Major retailers Walmart, Kroger, Home Depot and hundreds of other stores issued a warning Tuesday to House Republicans about a financial reform bill, saying that a provision about debit card fees that has been added to the legislation would hurt the economy.

In a jointly signed letter, the corporations warned the Republican leadership of the House Financial Services Committee that a provision they are contemplating "would be a monumental step in the wrong direction for U.S. businesses and consumers."

The measure in question would repeal the "Durbin Amendment" to the 2010 Dodd-Frank financial reform law that placed caps on debit card transaction fees and is part of a larger legislative package Republicans have announced to overhaul the financial system and reduce regulations.

Tuesday's letter from retailers and merchants is the latest indication of the industry jockeying around the inclusion of the swipe fee measure in the bill. While card-issuing banks want to see the cap repealed, retailers that pay the fees strongly favor it, creating an industry-versus-industry dynamic that could complicate the politics of advancing the legislation for its GOP authors.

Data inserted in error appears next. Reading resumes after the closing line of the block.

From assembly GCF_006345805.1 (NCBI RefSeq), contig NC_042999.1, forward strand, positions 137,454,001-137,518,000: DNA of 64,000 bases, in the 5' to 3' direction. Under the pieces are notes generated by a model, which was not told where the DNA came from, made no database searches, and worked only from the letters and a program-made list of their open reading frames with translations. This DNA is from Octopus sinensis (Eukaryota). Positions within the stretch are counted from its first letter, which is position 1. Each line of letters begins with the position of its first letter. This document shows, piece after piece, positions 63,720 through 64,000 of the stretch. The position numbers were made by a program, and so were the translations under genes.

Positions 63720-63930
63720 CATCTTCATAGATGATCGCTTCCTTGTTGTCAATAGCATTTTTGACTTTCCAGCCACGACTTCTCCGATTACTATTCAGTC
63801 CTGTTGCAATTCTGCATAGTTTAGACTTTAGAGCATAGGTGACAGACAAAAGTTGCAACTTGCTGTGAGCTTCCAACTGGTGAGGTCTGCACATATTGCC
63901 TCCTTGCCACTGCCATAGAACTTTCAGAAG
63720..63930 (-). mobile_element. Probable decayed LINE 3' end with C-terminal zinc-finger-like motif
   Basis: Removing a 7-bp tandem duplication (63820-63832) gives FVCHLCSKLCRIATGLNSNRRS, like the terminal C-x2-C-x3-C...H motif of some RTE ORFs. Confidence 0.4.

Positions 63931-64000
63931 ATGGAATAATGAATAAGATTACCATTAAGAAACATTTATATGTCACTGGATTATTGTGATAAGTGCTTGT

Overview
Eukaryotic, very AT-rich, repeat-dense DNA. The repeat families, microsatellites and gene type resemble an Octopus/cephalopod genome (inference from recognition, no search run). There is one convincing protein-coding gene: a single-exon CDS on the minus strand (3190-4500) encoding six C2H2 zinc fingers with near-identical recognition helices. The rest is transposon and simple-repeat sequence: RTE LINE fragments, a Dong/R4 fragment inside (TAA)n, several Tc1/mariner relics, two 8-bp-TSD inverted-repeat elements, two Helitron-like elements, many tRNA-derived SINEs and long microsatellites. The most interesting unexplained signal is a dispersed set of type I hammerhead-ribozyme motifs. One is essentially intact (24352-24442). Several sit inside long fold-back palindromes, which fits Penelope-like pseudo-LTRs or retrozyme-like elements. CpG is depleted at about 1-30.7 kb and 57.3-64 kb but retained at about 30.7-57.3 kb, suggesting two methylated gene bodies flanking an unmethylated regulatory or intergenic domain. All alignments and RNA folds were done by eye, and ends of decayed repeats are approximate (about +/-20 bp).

In their letter, the businesses suggested that they had no choice but to favor government regulation of fees. "We are staunch supporters of free enterprise, and generally do not support any market intervention unless markets are not functioning efficiently," the letter read. "Credit and debit card acceptance is a prime example of a nonfunctioning marketplace."

The letter was sent to committee Chairman Jeb Hensarling as well as to Rep. Randy Neugebauer, R-Texas, the author of the specific bill that would repeal the cap on swipe fees. Hensarling has said that he hopes to mark up the legislation this month.

Many of the biggest U.S. companies were signatories, including 7-Eleven, American Airlines, BJ's, JC Penney, Lowe's, McDonald's, Sears, Target and many more.